Members of the writing committee include Jeffrey L. Anderson, M.D., Chair; Cynthia D. Adams, R.N., Ph.D.; Elliott M. Antman, M.D.; Charles R. Bridges, S.C.D., M.D.; Robert M. Califf, M.D.; Donald E. Casey, Jr, M.D., M.P.H., M.B.A.; William E. Chavey, II, M.D.; Francis M. Fesmire, M.D.; Judith S. Hochman, M.D.; Thomas N. Levin, M.D.; A. Michael Lincoff, M.D.; Eric D. Peterson, M.D., M.P.H.; Pierre Theroux, M.D.; Nanette Kass Wenger, M.D. and R. Scott Wright, M.D.
Full text of the Guidelines will be published in the August 14, 2007 issues of the Journal of the American College of Cardiology, and Circulation: Journal of the American Heart Association, and will be posted ahead of print on the ACC (www.acc.org) and AHA (www.americanheart.org) Web sites on August 6.
About the American College of Cardiology (ACC):
The American College of Cardiology is leading the way to optimal cardiovascular care and disease prevention. The College is a 34,000-member nonprofit medical society and bestows the credential Fellow of the American College of Cardiology upon physicians who meet its stringent qualifications. The College is a leader in the formulation of health policy, standards and guidelines, and is a staunch supporter of cardiovascular research. The ACC provides professional education and operates national registries for the measurement and improvement of quality care. For more information visit www.acc.org.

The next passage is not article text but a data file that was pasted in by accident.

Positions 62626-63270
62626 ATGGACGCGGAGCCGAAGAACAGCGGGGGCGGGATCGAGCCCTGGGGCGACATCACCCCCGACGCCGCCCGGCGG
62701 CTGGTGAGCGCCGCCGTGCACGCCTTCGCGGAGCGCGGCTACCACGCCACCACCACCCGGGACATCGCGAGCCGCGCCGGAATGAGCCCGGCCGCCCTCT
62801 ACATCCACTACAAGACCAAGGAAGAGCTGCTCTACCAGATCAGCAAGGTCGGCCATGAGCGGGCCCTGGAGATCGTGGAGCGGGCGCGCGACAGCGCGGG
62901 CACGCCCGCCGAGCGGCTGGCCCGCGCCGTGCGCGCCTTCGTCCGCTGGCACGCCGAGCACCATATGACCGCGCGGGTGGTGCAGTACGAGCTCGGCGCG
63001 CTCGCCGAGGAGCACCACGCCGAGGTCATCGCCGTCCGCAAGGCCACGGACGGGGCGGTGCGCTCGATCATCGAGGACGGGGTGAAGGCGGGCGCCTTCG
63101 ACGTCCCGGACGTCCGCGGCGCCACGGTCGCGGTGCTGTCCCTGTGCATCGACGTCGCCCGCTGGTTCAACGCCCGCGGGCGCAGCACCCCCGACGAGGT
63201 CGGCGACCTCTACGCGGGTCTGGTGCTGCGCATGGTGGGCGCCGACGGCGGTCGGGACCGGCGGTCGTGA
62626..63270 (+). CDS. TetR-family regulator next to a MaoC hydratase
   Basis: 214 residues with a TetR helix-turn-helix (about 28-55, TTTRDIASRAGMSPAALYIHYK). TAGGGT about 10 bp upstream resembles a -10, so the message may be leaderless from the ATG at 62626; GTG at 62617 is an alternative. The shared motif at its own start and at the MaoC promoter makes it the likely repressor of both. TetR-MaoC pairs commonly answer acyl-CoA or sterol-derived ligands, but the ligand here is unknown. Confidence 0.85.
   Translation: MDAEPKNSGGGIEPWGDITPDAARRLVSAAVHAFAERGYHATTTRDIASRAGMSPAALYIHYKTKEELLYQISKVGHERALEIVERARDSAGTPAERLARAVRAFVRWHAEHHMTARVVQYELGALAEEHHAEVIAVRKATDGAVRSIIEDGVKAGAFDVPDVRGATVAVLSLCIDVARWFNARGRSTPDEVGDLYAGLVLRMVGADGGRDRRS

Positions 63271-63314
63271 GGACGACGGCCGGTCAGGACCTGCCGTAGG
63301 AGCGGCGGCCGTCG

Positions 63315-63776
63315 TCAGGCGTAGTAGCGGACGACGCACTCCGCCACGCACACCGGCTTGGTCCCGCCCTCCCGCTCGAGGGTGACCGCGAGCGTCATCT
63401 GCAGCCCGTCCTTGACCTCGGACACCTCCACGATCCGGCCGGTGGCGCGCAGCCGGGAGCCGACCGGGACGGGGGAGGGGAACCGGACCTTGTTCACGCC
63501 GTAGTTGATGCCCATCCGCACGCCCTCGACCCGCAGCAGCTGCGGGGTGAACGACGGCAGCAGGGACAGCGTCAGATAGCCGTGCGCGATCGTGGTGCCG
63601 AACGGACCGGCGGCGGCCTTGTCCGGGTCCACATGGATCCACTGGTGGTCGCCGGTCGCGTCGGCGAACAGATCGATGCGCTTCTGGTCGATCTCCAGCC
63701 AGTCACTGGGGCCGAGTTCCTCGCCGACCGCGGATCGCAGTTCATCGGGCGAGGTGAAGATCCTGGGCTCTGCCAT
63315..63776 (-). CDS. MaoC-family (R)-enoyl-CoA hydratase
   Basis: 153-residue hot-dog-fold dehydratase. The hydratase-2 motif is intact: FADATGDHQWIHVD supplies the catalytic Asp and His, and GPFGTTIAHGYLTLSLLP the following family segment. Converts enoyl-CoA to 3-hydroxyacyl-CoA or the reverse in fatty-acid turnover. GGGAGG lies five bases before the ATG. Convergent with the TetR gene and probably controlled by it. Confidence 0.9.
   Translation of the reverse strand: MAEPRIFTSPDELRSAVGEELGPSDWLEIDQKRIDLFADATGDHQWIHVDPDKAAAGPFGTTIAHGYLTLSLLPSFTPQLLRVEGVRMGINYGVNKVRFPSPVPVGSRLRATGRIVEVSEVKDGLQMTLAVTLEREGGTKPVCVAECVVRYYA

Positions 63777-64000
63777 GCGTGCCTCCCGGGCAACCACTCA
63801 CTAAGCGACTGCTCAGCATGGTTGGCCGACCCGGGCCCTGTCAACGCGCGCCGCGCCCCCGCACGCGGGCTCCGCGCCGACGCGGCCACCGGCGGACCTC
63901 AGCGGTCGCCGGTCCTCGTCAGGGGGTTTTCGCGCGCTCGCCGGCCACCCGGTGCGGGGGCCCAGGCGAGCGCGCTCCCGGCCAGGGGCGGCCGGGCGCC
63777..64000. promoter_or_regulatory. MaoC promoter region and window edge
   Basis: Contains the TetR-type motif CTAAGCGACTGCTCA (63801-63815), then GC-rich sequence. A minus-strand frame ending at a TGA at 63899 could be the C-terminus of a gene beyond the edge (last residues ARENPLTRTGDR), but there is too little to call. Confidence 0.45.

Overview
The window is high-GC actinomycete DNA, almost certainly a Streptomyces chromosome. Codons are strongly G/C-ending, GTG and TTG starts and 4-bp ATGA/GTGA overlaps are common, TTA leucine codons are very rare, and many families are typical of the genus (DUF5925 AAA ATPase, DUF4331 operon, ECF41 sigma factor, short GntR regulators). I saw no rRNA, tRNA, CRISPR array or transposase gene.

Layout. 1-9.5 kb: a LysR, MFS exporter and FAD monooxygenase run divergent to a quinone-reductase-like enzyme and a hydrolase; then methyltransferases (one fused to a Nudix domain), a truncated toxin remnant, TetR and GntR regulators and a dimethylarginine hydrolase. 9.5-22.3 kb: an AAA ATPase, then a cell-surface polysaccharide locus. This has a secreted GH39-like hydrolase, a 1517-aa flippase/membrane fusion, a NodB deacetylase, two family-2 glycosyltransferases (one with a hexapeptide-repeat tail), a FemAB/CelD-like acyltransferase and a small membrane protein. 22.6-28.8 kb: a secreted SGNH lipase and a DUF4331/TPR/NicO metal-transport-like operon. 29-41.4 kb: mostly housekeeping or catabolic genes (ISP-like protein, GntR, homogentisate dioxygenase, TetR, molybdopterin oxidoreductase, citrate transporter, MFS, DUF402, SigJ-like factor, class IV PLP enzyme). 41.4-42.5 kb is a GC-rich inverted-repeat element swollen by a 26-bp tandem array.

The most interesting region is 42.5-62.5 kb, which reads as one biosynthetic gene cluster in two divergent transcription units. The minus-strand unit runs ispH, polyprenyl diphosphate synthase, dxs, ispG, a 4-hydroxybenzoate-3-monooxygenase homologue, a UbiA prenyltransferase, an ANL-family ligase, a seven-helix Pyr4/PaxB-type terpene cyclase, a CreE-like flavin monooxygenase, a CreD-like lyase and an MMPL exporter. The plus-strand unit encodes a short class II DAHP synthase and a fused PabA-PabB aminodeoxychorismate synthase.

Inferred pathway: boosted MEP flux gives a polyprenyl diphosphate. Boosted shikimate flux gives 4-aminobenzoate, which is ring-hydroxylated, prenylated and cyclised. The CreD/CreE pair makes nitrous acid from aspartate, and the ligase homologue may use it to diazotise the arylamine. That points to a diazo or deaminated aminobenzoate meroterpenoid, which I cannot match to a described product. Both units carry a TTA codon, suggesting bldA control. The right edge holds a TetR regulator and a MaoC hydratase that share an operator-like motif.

About the American Heart Association (AHA):
Founded in 1924, the American Heart Association today is the nation’s oldest and largest voluntary health organization dedicated to reducing disability and death from diseases of the heart and stroke. These diseases, America’s No. 1 and No. 3 killers, and all other cardiovascular diseases claim over 870,000 lives a year. In fiscal year 2005–06 the association invested over $543 million in research, professional and public education, advocacy and community service programs to help all Americans live longer, healthier lives. To learn more, call 1-800-AHA-USA1 or visit americanheart.org.